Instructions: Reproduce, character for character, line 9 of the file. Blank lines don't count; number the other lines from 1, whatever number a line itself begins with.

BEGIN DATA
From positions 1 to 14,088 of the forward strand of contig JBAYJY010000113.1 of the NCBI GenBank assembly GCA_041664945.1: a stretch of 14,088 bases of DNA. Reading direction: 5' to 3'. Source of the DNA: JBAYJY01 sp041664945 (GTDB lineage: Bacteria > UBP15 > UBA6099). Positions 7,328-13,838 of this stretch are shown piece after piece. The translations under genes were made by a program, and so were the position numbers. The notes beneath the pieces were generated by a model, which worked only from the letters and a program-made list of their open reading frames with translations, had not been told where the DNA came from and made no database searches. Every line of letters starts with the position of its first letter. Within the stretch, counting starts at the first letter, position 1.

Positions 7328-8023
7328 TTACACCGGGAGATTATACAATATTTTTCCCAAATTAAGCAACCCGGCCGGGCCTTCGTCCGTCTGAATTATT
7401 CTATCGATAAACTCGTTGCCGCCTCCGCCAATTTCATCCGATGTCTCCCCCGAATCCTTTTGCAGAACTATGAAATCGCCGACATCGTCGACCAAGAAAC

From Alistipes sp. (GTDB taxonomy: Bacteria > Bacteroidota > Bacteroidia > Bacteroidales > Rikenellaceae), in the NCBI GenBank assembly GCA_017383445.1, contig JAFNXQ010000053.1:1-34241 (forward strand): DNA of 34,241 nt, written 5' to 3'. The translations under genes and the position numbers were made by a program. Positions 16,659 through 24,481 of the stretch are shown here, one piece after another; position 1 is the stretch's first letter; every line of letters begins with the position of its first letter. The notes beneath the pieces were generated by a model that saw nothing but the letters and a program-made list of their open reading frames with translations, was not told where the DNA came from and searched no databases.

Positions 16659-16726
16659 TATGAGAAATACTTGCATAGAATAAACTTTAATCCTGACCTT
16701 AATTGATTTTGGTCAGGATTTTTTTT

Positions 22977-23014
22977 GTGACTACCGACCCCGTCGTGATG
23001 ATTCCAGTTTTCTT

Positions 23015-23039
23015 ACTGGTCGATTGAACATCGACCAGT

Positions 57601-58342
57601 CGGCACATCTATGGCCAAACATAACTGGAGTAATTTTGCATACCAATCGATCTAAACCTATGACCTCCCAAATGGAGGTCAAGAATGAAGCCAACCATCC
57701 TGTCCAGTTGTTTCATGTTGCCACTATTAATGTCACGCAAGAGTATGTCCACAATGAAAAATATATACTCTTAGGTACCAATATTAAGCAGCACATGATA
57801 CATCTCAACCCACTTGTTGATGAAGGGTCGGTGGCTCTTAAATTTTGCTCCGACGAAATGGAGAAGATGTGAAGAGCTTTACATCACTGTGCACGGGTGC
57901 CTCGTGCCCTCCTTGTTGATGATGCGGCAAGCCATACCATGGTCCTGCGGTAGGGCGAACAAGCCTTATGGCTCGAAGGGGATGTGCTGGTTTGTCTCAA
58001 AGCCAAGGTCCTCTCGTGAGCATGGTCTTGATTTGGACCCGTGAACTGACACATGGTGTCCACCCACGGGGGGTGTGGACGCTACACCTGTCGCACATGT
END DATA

Positions 22977-23014